Creating and documenting a client withdrawal profile
Withdrawal profile is the term used in the FCA Retirement Outcomes Review to summarise the decumulation requirements of a non-advised client. The same approach can be adopted for an advised client.
What is a withdrawal profile?
At its simplest, the key elements of a withdrawal profile could be summarised by three questions:
- What is your pot size (how much have you got)?
- What is your withdrawal rate (how much do you need)?
- What is your time horizon (how long have you got)?
Pot size is easy to measure, but should incorporate all sources of investments that are included for withdrawals to fund a retirement income (e.g. Sipps, Isas, guaranteed investment accounts).
Withdrawal rate this measure of income required from investments and should be after including income from state pension and any other sources.
Time horizon is key to retirement planning. Investing for retirement requires an estimate around life expectancy in order to select the appropriate time. While this should be tailored on a client by client basis, using Office for National Statistics data is a robust starting point.
Incorporating withdrawal profiles into the planning process
For a retirement CIP, a withdrawal profile needs further definition. A retirement income plan, together with a statement around capacity for loss and single or multiple withdrawal rates for those single or multiple income objectives constitute a withdrawal profile.
First, we look at each of the components of a withdrawal profile in turn:
1. Making a retirement income plan
Advisers may want to use multiple withdrawal rates to match different client needs: for example, one withdrawal rate for a “medium-term” bucket for the next 10 years, and a different withdrawal rate for a long-term bucket for the subsequent 15 years. While advisers may use cash flow planning tools to map out future spending plans and milestones, selecting the right withdrawal rate for different stages of the retirement plan is key to ensuring good client outcomes.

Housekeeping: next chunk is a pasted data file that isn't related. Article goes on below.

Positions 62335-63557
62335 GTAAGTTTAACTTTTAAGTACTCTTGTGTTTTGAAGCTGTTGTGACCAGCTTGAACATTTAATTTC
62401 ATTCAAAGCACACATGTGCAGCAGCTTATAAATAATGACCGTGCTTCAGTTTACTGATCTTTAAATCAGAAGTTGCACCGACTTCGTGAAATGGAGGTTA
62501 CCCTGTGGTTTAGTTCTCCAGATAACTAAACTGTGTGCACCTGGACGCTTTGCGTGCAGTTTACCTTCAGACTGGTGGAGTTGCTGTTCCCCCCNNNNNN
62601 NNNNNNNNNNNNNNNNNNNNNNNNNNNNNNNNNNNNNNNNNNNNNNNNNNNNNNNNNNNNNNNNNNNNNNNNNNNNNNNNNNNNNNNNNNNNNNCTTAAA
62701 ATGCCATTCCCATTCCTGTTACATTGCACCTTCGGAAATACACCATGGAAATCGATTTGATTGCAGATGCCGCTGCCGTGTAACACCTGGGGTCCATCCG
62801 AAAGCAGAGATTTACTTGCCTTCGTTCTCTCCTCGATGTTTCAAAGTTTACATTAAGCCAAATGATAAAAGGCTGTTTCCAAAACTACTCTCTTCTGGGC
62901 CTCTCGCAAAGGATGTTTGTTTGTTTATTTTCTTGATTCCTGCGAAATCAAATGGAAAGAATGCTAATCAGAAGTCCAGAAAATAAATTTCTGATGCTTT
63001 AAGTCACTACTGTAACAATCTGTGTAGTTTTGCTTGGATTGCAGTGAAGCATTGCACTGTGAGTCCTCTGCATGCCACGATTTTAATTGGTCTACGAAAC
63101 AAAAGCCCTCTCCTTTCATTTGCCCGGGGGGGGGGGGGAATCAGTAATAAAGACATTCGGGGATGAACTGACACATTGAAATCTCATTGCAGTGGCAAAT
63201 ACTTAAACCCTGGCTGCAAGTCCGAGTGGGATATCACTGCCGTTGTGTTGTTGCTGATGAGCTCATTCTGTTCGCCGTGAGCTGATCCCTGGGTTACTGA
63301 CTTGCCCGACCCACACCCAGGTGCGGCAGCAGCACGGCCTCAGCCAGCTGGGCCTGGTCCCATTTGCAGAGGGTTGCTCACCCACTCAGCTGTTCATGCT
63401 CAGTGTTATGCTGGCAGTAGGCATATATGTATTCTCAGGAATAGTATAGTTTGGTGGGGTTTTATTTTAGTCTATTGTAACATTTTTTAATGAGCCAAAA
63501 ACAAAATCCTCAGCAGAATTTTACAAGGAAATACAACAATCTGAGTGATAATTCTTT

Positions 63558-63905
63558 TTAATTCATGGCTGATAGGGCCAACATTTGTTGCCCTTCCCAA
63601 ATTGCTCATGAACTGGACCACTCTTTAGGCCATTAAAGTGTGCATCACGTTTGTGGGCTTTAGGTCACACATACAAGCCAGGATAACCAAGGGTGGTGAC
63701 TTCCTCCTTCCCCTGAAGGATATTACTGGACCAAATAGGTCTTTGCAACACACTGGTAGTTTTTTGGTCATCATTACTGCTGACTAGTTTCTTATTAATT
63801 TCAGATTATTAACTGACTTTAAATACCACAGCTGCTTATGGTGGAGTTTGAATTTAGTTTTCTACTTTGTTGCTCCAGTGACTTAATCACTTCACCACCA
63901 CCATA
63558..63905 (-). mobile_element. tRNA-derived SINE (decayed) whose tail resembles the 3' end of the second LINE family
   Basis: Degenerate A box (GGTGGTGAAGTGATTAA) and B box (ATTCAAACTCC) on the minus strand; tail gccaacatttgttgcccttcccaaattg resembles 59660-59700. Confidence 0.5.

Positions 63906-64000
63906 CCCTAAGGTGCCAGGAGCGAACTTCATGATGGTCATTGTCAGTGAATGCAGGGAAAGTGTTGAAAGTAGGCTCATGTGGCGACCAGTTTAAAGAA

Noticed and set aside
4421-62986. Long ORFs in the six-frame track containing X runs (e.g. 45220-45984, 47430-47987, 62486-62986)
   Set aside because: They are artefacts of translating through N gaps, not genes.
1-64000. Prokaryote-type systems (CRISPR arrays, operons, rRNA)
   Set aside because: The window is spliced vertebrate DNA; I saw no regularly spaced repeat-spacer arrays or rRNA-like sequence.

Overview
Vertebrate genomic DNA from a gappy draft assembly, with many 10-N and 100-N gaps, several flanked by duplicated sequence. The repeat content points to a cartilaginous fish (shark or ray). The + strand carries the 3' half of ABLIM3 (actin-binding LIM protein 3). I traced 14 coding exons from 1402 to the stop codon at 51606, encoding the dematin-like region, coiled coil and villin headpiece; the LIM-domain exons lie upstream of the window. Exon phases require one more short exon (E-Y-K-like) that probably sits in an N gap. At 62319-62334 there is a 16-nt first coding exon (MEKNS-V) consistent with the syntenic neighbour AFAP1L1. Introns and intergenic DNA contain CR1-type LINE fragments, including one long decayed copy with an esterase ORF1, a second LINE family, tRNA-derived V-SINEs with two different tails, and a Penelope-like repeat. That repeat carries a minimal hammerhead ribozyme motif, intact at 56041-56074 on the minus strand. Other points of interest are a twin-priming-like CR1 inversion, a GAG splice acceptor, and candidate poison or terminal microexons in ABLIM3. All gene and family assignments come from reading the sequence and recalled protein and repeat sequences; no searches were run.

2. What is capacity for loss?
For clients in accumulation, a focus on risk profile is appropriate with due regard to attitude to risk. For clients in decumulation, a focus on the withdrawal profile is appropriate with due regard to capacity for loss. Assessing suitability means considering the risk a client is willing and able to take with their investments. Whereas attitude to risk is a measure of emotional willingness, capacity for loss is a measure of economic capacity. Attitude to risk is measured by perceptions around risk and return. Capacity for loss is measured by economic values such as age, wealth levels, and future withdrawal requirements. Attitude to risk is more important in accumulation. Capacity for loss is more important in decumulation.
3. What is a withdrawal rate?
While adopting a “4 per cent rule” is a helpful rule of thumb, it is a simplistic approach based on financial adviser William Bengen’s famous paper that was itself based on a set of assumptions modelling the retirement needs of an average US saver in the early 1990s invested in a 50/50 US equity/US bond portfolio, based on average US life expectancy. If that describes your client, then read no further. Mr Bengen’s conceptual and mathematical framework are helpful, but the assumptions are not. For each client, advisers need to answer three questions to determine the right withdrawal rate: